The caller said that her name was Suzie Anderson and that her great-great grandfather, Jessie Woodson Anderson, was Ms. Simmons’s great-great grandfather’s slave owner.
Oralene found herself catching on to the kitchen sink to steady herself as she asked the caller to “Please repeat that.”
Ms. Anderson asked Oralene not to hang up the phone, and Oralene listened as the woman spoke apologetic words; she wanted more information, more knowledge, and even expressed the hope that her great-great-grandfather had not been a mean master, like so many she read about in books.
As Oralene pieced the story together, Suzie Anderson had been on a national search for Oralene; she had retired and come across some old family records and began searching her roots, which led her to learn about Jessie Anderson and, hence, Joe Anderson. After their conversation ended, Oralene cried and cried as she released the pent-up emotions of a lifetime.
Over time, the two women became friends through letters, emails, and telephone calls. And, finally, Suzie came to visit Oralene in Asheville. They planned a grand first meeting in front of Joe Anderson’s gravesite at Mars Hill College – a meeting that was filmed by WLOS TV.
Together they researched their shared and separate family history. They start searching side by side, each tracing different lines of the two families. They searched at the Old Buncombe County Genealogical Society, at Mars Hill College, and at the Yancey and Mitchell County courthouses. They read wills and other documents. They searched by day and placed names and facts on their trees at night. They watched the trees grow and the branches spread out until they realized that the two family trees had crossed. Suzie yelled out, “I knew it! We are cousins! I love my little cousin,” she exclaimed as she planted a kiss on Oralene’s cheek.
Suzie returned to Asheville a month later, and she and Oralene attended Mars Hill College Founders Day events together. Other cousins heard their story and traveled to meet them from as far away as Georgia and South Carolina. When Suzie left she promised that she would return in the fall of the following year for more research. Instead, she surprised Oralene again when she called and said that that she had changed her mind – she wanted to treat Oralene to a two-week vacation in Hawaii.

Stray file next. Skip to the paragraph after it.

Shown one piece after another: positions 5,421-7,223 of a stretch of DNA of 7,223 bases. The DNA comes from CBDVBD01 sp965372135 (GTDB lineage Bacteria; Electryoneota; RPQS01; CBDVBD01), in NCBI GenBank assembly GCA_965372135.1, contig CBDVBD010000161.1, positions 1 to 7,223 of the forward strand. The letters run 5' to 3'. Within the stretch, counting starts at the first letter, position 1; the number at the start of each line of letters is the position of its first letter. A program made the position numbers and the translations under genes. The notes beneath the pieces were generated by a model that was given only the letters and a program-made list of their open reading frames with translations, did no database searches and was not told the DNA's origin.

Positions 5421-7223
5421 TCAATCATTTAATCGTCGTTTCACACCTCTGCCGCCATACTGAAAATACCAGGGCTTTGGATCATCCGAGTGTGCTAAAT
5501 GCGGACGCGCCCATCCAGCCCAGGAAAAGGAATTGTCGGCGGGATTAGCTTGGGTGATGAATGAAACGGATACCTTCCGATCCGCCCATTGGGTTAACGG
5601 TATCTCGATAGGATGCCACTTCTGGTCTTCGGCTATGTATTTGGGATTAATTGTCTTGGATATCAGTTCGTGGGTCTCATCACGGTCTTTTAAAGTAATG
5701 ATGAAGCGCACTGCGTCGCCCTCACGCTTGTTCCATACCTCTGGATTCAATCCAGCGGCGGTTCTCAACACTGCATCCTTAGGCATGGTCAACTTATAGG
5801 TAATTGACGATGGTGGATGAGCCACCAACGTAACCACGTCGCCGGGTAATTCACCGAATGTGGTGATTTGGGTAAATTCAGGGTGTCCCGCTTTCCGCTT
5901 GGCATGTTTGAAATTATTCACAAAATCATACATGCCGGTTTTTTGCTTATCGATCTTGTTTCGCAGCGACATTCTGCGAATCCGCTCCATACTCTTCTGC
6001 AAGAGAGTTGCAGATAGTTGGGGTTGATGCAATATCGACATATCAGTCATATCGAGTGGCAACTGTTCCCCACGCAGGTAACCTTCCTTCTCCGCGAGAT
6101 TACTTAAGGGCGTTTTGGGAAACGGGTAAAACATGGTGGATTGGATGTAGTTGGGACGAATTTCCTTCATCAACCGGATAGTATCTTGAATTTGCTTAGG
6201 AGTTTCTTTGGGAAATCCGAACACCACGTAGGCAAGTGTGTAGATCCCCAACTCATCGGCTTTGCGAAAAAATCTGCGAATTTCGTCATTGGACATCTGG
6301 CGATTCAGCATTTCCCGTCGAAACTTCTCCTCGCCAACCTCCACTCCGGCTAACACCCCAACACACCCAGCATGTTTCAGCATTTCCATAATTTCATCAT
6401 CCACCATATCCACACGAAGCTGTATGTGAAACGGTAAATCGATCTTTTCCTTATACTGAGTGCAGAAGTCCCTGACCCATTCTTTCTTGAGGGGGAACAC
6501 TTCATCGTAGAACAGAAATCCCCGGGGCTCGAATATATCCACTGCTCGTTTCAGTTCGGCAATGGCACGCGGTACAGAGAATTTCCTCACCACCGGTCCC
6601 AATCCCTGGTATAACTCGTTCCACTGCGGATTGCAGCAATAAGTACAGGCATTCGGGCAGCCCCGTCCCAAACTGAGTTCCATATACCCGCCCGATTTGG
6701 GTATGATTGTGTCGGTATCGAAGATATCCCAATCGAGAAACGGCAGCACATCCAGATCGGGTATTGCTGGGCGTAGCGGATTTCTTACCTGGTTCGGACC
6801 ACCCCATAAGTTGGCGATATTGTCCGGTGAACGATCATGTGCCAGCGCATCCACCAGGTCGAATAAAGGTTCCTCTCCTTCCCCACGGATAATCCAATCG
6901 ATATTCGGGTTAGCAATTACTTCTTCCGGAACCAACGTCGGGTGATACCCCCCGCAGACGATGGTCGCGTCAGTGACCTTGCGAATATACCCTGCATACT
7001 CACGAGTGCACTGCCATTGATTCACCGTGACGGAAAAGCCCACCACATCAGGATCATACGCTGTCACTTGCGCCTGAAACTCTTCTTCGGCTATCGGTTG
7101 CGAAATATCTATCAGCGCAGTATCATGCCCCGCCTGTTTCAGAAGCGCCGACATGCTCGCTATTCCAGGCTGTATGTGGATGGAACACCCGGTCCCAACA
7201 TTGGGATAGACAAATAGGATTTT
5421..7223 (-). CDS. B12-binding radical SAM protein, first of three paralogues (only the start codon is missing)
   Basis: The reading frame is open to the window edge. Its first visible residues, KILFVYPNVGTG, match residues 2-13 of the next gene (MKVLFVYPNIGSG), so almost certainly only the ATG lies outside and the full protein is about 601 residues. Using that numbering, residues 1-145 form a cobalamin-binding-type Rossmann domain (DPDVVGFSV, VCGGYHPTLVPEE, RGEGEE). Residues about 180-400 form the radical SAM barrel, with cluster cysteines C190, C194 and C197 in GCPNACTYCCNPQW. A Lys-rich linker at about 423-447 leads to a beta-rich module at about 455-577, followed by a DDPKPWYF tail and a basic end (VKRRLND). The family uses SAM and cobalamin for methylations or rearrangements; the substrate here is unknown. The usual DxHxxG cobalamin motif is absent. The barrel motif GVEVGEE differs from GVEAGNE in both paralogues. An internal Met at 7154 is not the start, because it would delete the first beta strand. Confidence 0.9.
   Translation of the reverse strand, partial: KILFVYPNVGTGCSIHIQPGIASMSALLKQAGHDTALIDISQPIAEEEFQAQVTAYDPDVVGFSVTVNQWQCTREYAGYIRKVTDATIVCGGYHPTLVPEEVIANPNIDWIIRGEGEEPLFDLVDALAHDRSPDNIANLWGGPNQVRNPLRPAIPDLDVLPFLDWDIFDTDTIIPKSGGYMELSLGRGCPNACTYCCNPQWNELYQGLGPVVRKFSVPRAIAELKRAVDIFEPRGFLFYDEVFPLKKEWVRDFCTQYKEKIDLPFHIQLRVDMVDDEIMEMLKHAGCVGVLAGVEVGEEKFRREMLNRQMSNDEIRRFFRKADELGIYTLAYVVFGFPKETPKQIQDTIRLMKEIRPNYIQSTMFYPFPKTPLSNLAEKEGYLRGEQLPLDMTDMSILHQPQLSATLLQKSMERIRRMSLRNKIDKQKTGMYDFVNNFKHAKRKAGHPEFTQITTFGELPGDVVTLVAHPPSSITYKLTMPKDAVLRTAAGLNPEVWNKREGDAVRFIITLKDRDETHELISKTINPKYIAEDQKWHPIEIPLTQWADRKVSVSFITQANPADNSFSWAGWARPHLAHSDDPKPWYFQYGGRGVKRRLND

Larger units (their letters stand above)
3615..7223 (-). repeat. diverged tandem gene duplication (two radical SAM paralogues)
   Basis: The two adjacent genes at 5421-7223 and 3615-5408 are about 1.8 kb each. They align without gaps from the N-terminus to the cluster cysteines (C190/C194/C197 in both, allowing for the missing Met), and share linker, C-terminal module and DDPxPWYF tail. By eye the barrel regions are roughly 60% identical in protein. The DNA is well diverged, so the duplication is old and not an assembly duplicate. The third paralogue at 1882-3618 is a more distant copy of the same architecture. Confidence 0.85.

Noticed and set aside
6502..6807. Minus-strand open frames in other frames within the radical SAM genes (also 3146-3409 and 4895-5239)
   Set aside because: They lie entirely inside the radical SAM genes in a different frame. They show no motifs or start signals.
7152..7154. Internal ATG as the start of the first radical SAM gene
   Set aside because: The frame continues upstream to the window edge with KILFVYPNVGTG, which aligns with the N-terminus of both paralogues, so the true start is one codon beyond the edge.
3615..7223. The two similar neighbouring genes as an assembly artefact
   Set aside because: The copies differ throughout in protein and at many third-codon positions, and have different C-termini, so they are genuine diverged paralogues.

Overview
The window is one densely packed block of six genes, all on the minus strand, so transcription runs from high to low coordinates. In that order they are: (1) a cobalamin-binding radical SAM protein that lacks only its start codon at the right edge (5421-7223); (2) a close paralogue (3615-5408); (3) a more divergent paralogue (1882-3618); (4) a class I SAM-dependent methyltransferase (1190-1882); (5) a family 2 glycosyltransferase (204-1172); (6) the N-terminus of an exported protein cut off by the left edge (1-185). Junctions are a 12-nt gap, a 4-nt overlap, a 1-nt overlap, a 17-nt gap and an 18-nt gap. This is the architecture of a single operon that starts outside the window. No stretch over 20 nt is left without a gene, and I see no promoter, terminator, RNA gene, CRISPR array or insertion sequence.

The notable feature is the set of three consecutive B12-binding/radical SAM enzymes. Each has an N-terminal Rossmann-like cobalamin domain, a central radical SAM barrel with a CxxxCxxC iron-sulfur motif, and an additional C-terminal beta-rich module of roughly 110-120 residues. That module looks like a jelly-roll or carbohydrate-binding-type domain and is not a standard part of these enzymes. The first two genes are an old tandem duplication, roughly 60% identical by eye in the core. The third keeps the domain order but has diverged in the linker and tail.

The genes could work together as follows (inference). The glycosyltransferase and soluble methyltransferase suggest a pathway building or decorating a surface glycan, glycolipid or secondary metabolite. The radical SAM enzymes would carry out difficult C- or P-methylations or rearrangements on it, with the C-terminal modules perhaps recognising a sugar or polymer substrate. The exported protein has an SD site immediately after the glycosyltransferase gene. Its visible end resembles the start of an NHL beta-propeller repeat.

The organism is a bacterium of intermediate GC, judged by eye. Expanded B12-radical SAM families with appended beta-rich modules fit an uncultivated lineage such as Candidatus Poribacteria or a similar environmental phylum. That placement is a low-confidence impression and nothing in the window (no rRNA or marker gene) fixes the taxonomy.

On the islands, the two long-separated cousins didn’t talk much about their research; this was a vacation for fun, shopping, and seeing the beautiful sights. Oralene did enjoy one special occasion related to the women’s genealogical ties: a champagne brunch in her honor, when she got to meet Suzie’s family, friends, and coworkers – more than 40 people altogether, most with gifts for their guest.
Just as Oralene began her search into her past by visiting her grandmother, today her own grandchildren often stop by her house in Kenilworth to hear her stories and check what is new in her files. She realizes that her search will now take her outside the Asheville area as she continues to unlock the mysteries of the Anderson family and other connecting families. Searching her roots has now become her hobby. Suzie plans to return to Asheville in 2013, and she and Oralene will write another chapter in their book.
If you would like to have a conversation with Suzie and Oralene or to receive tips on finding your roots, you can email Oralene Graves Simmons at Ogsimmons@att.net.